Funnily enough the Internet is the place you begin to see that potential to unfix narrative storytelling in long-form writing. So the work we’ve been doing with Editions at Play is very much about pointing out those possibilities. It’s about what happens when we try and get storytellers or “writers” away from the conformities of printed matter.

What major misconceptions about the future of digital technology would you like to dispel? How should we talk about the future of digital culture in a more productive way? 
One issue is that cultural institutions approach “technology” from a defensive mindset rather than a growth mindset. It would be really nice if we could change that, but most often you see the opposite. As it is not a commercial imperative for museums, for galleries, or publishers it is very easy for them to take a defensive view toward technology: a long-term view where you say, “We will still be here. We will still be selling books.” It’s almost tragic. It’s like OK. You’re still selling books—I’m not sure how interested people are going to be in books—but you’ll still be selling them because there is no innovation.

The e-reader arrived with a flourished a decade ago, and then was left absolutely untouched for years. It was just abandoned as a kind of finished technology, when it’s so clearly not a piece of finished technology – it has so much further to go. I still pine for that lost potential and lost momentum. In the tech industry, we’re still grappling with the security issues around allowing eBook formats to use Javascript or front-end libraries to display the richness of html5. And the new ePub3 format is a form that should allow for an incredibly dynamic, almost revolutionary approach to how we write and describe in digital form. But it is hard to see a commercial case being made for it, and it is too complex for writers to engage with.

While there’s a great move toward an Internet of Things, what they tend to mean by that are traditional objects controlled by digital tools. Whereas what I’d love to see are traditional objects which are infused with digital potential. More Harry Potter than Her.


Tea Uglow: Midsummer Night’s Dreaming

At Google Creative Labs you collaborate with established cultural institutions to experiment with using digital technology to reimagine and redesign traditional art forms. How have you explored using digital technology to redesign conventional cultural forms?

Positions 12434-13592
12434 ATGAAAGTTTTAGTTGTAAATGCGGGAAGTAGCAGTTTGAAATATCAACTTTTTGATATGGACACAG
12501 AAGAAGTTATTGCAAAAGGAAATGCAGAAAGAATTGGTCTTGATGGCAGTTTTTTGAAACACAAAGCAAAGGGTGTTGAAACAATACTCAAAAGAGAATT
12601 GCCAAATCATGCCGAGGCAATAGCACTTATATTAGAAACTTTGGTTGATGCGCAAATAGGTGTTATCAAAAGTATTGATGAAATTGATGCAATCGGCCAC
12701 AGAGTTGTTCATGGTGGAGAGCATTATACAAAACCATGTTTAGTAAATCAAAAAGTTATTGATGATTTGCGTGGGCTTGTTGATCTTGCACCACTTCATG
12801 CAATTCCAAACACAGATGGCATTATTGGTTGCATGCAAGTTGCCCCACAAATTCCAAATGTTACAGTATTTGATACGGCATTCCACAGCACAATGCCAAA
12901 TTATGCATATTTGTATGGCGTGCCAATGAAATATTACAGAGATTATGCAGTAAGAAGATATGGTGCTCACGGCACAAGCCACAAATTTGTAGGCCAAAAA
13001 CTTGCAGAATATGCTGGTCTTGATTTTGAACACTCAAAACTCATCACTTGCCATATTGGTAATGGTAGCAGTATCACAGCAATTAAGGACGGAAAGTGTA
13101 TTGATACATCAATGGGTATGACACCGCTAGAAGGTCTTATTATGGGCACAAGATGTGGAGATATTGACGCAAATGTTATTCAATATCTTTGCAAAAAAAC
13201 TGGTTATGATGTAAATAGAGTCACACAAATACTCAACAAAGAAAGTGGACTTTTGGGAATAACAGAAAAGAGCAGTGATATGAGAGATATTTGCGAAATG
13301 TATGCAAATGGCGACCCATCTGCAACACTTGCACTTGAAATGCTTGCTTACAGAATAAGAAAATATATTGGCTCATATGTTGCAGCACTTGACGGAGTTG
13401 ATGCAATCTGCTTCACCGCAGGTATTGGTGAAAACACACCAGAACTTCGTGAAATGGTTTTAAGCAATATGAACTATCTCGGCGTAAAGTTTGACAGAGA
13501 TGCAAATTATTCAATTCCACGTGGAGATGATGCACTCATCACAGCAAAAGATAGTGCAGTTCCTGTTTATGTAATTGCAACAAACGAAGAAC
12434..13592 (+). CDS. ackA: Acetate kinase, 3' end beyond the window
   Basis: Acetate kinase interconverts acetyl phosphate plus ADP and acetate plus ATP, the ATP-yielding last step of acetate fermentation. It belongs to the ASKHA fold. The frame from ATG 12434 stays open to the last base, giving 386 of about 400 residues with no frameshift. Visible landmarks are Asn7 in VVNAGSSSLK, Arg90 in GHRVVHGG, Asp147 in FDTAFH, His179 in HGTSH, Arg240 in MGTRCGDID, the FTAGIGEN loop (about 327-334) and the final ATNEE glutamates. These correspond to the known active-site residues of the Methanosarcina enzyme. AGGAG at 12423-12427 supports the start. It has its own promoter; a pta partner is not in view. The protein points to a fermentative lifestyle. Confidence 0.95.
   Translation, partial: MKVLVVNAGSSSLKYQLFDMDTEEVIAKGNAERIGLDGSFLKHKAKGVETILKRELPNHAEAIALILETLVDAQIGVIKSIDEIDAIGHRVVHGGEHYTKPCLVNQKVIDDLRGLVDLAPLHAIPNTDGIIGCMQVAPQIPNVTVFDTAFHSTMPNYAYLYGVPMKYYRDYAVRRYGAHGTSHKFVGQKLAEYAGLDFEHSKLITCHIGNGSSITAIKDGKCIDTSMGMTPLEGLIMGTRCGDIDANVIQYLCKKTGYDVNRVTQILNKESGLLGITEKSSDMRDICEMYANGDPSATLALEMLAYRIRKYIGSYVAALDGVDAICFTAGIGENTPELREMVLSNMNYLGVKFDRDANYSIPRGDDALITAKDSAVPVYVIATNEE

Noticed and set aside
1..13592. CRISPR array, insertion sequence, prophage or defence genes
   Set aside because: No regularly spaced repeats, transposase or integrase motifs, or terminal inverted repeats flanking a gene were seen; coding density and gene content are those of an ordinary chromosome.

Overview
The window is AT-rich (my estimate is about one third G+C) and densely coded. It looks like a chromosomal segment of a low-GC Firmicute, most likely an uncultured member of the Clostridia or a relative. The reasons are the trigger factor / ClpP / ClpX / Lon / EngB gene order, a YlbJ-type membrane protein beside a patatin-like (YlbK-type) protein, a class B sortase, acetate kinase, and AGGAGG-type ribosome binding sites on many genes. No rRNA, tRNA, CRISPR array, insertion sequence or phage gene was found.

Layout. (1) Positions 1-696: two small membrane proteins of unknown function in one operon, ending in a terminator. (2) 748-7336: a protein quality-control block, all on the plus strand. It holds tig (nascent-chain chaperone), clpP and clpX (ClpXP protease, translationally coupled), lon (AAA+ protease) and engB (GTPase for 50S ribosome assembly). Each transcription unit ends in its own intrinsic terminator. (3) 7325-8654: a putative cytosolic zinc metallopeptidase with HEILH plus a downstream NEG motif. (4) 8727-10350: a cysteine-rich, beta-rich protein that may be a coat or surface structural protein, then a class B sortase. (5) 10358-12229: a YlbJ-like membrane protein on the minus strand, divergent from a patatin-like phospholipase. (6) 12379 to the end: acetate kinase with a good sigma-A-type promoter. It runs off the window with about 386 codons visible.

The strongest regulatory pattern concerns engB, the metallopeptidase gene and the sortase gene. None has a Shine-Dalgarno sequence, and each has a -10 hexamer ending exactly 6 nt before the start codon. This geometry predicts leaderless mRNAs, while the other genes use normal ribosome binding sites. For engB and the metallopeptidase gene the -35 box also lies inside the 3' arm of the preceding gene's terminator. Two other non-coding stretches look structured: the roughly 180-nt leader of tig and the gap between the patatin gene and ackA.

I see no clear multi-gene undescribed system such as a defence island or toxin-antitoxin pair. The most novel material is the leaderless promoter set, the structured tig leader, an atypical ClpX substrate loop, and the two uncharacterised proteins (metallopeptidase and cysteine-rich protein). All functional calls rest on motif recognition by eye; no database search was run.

The most recent one we’ve done is a wonderful collaboration with the British Museum which is on now in London.

I have an issue with seeing people take their phones to museums and use them as cameras or use them to read information on the screen. In other words, you take your phone out to remove yourself from the situation you took yourself into, away from the person you’re bored of talking to, or at a museum—at the very best—is used as a way of trying to capture that using a camera. So the point was how do we get them to use the phone less as a distraction, and more as a tool to interact with the object they’re looking at. It becomes the process, rather than a barrier, to interaction.

So In Room 3 of the British Museum we have an artifact from a 2,000-year-old Indian shrine from Amaravati, and what we did was allow everyone to connect their own phones to a local Wifi network which made their phones become like little laser pointers. They can point at the walls around the room to play videos, where we’ve got full-size characters of pilgrims from 2,000 years ago, who will stand up and move forward and explain their role in the growth of the shrine. Then we’ve got a dynamic version of the actual relic itself, which is super high and has hot points so you can use your phone to point at the relic.


Now the information itself, you could probably put on screens on walls, and you could have buttons. But for me, the really important part of the exhibit is that it takes an object which is normally used as a way of removing yourself from the situation. But it turns the phone into an object that makes you engage, literally engage with the artifact: you have to point it in order to get to the information. It turns the phone into a toy, a wand, a torch, or whatever you want to call it.

So that’s my favorite example of how we’ve taken what’s a very traditional exhibition—at the end of the day, if you want to look at it in black-and-white terms, it’s a 2,000-year-old bit of a shrine in the middle of a dark room with some videos on the wall. That’s pretty old-school museum, right? Yet we’re getting these amazing sponsors, and people are spending loads of time in there because they feel they have some energy, some action—some agency in the actual process of uncovering the information and it takes away from the one tool they have to remove themselves from that experience.


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Words by Ted Gioia